Plate-making robots in the city of the Great Union

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27 years ago, in a garage in Alba Iulia, the IPEC company was born, which came to make over 40 million plates per year. The initial investments totalled only 100 German marks.

Everything began in 1991, when Elena Covaciu and her two sons, Cristian and Cosmin, decided that it was time to do what they knew best on their own: ceramics. The first years of entrepreneurship were defined by the need to survive. “We started production with a kiln I had made myself, in a garage,” says Cristian Covaciu, the general director of IPEC.

“We took out our first loan, for 1 million lei, at the time when a Dacia would sell for 75,000 lei, at a 20 percent interest rate, which in three months turned into 125 percent,” he recalls. Although the initial sum the family invested in the business was insignificant, in 2017 the business had reached annual revenues of RON 100 million. 1996 brought the first major change in their sales approach, as the company started a business relationship with Swedish group IKEA, and started to produce more and more for them every year. That was the point when, from a small family business, the company started to turn into factory geared towards mass production, with modern machinery and sales on foreign markets.

The largest manufacturer in Europe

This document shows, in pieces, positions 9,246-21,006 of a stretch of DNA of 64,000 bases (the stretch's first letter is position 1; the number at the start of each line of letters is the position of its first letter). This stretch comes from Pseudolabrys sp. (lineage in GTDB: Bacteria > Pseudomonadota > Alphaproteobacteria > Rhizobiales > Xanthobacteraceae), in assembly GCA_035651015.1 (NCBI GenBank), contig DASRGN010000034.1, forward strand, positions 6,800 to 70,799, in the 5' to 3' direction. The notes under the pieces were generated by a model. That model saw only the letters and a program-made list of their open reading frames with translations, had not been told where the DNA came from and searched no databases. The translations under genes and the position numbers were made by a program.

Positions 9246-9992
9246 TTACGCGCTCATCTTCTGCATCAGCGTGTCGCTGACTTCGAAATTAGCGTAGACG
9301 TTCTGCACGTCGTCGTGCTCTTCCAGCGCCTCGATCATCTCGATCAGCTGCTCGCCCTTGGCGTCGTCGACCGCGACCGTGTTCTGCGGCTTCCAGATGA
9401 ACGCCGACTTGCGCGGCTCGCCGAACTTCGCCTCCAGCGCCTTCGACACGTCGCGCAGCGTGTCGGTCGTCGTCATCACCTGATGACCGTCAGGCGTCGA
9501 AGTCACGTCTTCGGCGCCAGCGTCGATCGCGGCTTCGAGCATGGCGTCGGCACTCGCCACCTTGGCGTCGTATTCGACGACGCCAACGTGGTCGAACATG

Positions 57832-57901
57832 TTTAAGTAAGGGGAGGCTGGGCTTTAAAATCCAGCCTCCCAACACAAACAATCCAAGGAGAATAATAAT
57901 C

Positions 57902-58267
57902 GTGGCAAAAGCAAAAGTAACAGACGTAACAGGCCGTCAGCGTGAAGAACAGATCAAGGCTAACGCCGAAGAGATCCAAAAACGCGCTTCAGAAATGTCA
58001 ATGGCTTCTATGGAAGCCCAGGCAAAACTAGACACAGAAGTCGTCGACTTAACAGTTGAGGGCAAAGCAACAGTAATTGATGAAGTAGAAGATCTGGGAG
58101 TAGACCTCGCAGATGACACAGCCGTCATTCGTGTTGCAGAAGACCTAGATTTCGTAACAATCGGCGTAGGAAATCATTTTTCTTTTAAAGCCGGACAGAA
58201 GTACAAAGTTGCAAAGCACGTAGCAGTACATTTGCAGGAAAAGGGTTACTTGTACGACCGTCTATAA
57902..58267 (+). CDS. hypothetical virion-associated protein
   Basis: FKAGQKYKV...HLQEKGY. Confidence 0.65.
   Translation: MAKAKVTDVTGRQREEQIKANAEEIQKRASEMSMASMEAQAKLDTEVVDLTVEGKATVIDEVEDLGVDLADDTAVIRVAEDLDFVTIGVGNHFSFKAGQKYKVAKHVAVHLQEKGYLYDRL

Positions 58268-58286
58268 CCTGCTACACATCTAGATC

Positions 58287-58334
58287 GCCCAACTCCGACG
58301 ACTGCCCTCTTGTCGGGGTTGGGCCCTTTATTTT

The Covaciu family business is one of the largest players in the world for superior porcelain household products. IPEC, the company led by Cristian Covaciu, has one of the most advanced production technologies in the field. In order to reach this level, the Covaciu family invested a lot in technology, as it was one of the first units in the world to bring robots to their manufacturing process. “We’ve had a constant growth in our turnover. We’ve doubled our business once every three years or so. We’re the largest manufacturer in Europe and we cover more than 1 percent of the global plate production,” says Cristian Covaciu.

That’s how IPEC came to be much more renowned abroad than it is in Romania. That is because only a small part of the production stays on the Romanian market, and about 99 percent goes towards exports. “My biggest satisfaction is turning on the TV and seeing a Hollywood movie where everyone’s eating off of IPEC plates,” the company’s manager says. Most of the company’s clients are in Europe, especially in Germany, but also in the US or even China and Japan.

IPEC has reached this level thanks to their constant investments in technology. Currently, the company has over 50 mills, two spray dryers for producing atomized powder, 20 isostatic presses, 10 kilns, 30 glazing machines and over 200 industrial robots.​But beyond any modern technology, the entrepreneur says that his company’s most important resource is its qualified workforce. “We can buy machinery at any time, but these people cannot be replaced,” he states.

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